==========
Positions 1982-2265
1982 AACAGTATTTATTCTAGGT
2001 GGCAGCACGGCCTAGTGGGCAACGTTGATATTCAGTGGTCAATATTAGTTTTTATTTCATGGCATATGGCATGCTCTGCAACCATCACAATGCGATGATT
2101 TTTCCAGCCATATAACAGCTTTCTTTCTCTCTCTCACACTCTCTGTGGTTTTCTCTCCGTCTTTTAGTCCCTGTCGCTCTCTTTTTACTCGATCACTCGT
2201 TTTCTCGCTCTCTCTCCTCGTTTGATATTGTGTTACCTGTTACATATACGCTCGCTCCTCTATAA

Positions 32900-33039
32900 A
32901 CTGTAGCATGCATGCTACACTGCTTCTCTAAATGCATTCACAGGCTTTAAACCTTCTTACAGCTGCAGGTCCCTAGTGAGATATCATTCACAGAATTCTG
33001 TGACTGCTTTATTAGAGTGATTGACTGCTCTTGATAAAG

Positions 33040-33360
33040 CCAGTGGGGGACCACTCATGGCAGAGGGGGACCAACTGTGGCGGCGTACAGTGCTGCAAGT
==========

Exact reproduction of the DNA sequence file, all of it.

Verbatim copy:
Positions 1982-2265
1982 AACAGTATTTATTCTAGGT
2001 GGCAGCACGGCCTAGTGGGCAACGTTGATATTCAGTGGTCAATATTAGTTTTTATTTCATGGCATATGGCATGCTCTGCAACCATCACAATGCGATGATT
2101 TTTCCAGCCATATAACAGCTTTCTTTCTCTCTCTCACACTCTCTGTGGTTTTCTCTCCGTCTTTTAGTCCCTGTCGCTCTCTTTTTACTCGATCACTCGT
2201 TTTCTCGCTCTCTCTCCTCGTTTGATATTGTGTTACCTGTTACATATACGCTCGCTCCTCTATAA

Positions 32900-33039
32900 A
32901 CTGTAGCATGCATGCTACACTGCTTCTCTAAATGCATTCACAGGCTTTAAACCTTCTTACAGCTGCAGGTCCCTAGTGAGATATCATTCACAGAATTCTG
33001 TGACTGCTTTATTAGAGTGATTGACTGCTCTTGATAAAG

Positions 33040-33360
33040 CCAGTGGGGGACCACTCATGGCAGAGGGGGACCAACTGTGGCGGCGTACAGTGCTGCAAGT